Useful Info
Pyruvate Metabolism   

Pyruvate sits at an intersection of key pathways of energy metabolism. It is the end product of glycolysis and the starting point for gluconeogenesis, and can be generated by transamination of alanine. It can be converted by the pyruvate dehydrogenase complex to acetyl CoA which can enter the TCA cycle or serve as the starting point for the synthesis of long chain fatty acids, steroids, and ketone bodies. It also plays a central role in balancing the energy needs of various tissues in the body. Under conditions in which oxygen supply is limiting, (in exercising muscle) or in the absence of mitochondria, (in red blood cells), re-oxidation of NADH produced by glycolysis cannot be coupled to generation of ATP. Instead, its re-oxidation is coupled to the reduction of pyruvate to lactate. This lactate is released into the blood, and is taken up primarily by the liver, where it is oxidized to pyruvate and can be used for gluconeogenesis. Pyruvate participates in several key reactions and pathways. In glycolysis, phosphoenolpyruvate (PEP) is converted to pyruvate by pyruvate kinase. This reaction is strongly exergonic and irreversible. In gluconeogenesis pyruvate requires two enzymes, pyruvate carboxylase and PEP carboxykinase, to catalyze the reverse transformation of pyruvate to PEP. In fatty acid synthesis, pyruvate decarboxylation by the pyruvate dehydrogenase complex produces acetyl-CoA. In gluconeogenesis, the carboxylation by pyruvate carboxylase produces oxaloacetate. The fate of pyruvate depends on the cell energy charge. In cells or tissues with a high energy charge pyruvate is directed toward gluconeogenesis, but when the energy charge is low pyruvate is preferentially oxidized to CO2 and H2O in the TCA cycle, with generation of 15 equivalents of ATP per pyruvate. The enzymatic activities of the TCA cycle are located in the mitochondrion. When transported into the mitochondrion, pyruvate encounters two principal metabolizing enzymes: pyruvate carboxylase (a gluconeogenic enzyme) and pyruvate dehydrogenase (PDH). With a high cell-energy charge, acetyl-CoA, is able allosterically to activate pyruvate carboxylase, directing pyruvate toward gluconeogenesis. When the energy charge is low CoA is not acylated, pyruvate carboxylase is inactive, and pyruvate is preferentially metabolized via the PDH complex and the enzymes of the TCA cycle to CO2 and H2O.


Over the last 3 decades many new and effective therapies.....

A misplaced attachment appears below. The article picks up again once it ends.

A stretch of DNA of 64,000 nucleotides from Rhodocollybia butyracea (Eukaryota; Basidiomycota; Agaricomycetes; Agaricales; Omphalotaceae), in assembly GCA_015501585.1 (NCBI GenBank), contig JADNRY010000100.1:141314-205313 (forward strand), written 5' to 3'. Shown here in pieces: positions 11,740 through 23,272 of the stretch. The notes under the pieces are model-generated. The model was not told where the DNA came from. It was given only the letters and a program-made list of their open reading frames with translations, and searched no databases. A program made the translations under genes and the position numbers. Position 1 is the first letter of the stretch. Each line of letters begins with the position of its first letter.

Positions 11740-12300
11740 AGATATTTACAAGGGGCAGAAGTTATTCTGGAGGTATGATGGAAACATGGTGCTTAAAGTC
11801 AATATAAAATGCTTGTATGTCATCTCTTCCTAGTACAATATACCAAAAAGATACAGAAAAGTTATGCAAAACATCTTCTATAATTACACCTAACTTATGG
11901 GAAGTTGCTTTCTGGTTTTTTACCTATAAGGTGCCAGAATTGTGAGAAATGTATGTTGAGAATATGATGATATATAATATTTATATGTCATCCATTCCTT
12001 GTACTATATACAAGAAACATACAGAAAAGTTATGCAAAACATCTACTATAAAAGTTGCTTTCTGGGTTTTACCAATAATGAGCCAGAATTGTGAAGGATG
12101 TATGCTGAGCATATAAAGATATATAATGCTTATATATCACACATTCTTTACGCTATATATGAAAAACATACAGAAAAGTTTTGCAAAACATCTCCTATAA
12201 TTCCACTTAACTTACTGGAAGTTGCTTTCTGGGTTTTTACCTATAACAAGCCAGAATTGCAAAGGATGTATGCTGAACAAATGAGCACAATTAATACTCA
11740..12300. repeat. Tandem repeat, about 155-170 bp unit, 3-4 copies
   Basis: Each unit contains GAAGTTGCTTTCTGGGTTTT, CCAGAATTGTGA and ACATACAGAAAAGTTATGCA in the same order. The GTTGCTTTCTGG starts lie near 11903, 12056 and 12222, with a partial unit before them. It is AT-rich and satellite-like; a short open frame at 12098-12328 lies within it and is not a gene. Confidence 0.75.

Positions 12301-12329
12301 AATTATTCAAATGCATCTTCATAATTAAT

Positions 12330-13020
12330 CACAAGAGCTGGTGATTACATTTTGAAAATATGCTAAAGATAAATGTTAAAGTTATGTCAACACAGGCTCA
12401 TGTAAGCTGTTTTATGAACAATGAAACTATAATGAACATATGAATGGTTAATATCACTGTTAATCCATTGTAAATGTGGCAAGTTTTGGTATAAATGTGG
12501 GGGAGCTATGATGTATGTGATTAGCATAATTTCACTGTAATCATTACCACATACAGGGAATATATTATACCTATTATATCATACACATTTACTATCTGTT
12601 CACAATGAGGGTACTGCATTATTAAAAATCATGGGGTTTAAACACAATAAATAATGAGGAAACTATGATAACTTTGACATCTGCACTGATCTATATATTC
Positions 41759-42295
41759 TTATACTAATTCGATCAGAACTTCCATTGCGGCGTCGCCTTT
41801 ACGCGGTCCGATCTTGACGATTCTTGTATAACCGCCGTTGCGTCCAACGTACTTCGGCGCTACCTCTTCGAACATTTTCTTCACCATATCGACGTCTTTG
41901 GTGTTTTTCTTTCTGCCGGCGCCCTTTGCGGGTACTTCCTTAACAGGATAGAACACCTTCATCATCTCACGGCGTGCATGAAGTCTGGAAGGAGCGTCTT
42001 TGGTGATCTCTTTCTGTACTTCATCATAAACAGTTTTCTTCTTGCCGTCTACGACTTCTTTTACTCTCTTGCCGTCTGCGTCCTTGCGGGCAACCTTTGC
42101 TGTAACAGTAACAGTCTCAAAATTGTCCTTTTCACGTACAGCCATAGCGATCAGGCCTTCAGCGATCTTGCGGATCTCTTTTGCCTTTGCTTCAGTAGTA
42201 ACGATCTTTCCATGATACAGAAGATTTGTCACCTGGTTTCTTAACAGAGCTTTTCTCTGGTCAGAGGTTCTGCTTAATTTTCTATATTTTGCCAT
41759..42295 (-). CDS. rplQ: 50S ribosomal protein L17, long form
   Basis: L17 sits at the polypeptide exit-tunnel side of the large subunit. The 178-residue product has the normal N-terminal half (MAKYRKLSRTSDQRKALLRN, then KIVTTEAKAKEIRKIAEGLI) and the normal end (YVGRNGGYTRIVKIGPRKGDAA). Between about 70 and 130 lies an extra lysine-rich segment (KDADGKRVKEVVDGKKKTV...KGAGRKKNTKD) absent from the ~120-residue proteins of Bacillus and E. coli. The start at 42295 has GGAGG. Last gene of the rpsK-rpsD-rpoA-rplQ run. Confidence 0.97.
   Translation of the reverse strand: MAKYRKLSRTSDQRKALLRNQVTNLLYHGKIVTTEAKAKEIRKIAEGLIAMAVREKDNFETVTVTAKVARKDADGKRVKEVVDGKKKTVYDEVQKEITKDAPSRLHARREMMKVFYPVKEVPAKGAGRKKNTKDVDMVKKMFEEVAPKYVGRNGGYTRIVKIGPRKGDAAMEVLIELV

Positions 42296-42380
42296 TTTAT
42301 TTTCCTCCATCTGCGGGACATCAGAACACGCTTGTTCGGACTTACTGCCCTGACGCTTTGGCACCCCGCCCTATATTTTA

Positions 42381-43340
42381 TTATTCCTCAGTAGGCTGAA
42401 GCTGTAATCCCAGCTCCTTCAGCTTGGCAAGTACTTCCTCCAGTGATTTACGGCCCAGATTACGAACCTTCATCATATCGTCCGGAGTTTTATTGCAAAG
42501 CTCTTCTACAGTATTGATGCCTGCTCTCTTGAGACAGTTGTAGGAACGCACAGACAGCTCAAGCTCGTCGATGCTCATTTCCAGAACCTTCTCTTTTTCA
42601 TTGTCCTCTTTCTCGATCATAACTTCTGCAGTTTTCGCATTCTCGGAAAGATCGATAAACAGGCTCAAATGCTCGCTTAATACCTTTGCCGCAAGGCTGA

Inborn errors of metabolism (IEM), though individually rare are collectively common. Average incidence of 50+ common IEMs is considered to be approx 1 in 1,000 live births. With annual birth rate of approximately 25 million babies in India, we can expect at least 25,000 babies being born with IEM in India and hence it is a significant burden to the families and societies. Over the last 3 decades many new and effective therapies have emerged for the management and treatment of IEMs. As of today approximately 70 different forms of therapeutic agents are available to help people suffering from IEM. Besides these we have various forms of transplants–liver cell transplants, liver transplant (both ALT and OLT), bone marrow or HSCT and kidney transplant now easily available at various parts of India. Amongst hundreds of IEM, certain disorders are common and treatable with simple forms of therapeutic agents. Urea Cycle Disorders and Organic Acidemias are top on the list. Every pediatrician and neonatologist must be aware of emergency management of these two group of disorders as they may present at any age especially in the 1stdecade and more so in infancy. Both of these groups of disorders may present with hyperammonemia as their first manifestations and needs to be treated with easily available medications as oral form of Sodium Benzoate (250–500 mg/kg/day in 2-3 divided doses), low protein diet or temporary stoppage of protein intake till acute crisis is under control. For UCDs one can use arginine (granules or powder) hydrochloride or base–250 mg/kg/day in 2-3 divided doses except for Arginase deficiency. For disorders like CPS and NAGS deficiency Carbaglu of Carbamylglutamate or N Acetyl Glutamate can also be used in the dose of 100–300 mg/kg/day. Now a days it is also recommended for treatment of certain organic acidemias e.g. propionic acidemia. Other products like Sodium Phenyl butyrate or injectable forms of Arginine (10%) or Sodium Benzoate+Sodium Phenylbutyrate) are not available in India and are very costly for an average Indian patient. Once acute crisis is managed, special diets with low protein are successful in managing most of the UCDs. For Organic acidemias like Propionic acidemia, Methyl malonic Acidemia and Isovaleric acidemia, L-Carnitine in the dose of 100–300 mg/kg/day must be used. Injectable form of L-Carnitine is also available for emergency management. Correction of acidosis is very important along with supplementation of adequate amount of dextrose. One can use Dextrose-Insulin drip in emergency. Besides these, other medications like Betaine, NTBC, Dextromethrophane, Diazoxide, certain vitamins e.g. Biotin, Vit-B12, Thiamine, Riboflavin, Folic acid, Folinic acid, Pyridoxine, Pyridoxal–5-Phosphate, Vit C, certain aminoacids like Glycine, Ornithine, Citrulline etc are also available for the management of various types of IEMs. Of late many enzymes are available for enzyme replacement therapies of LSDs e.g. Gaucher, Pompe, Fabry’s Disease, MPS I, II and VI.
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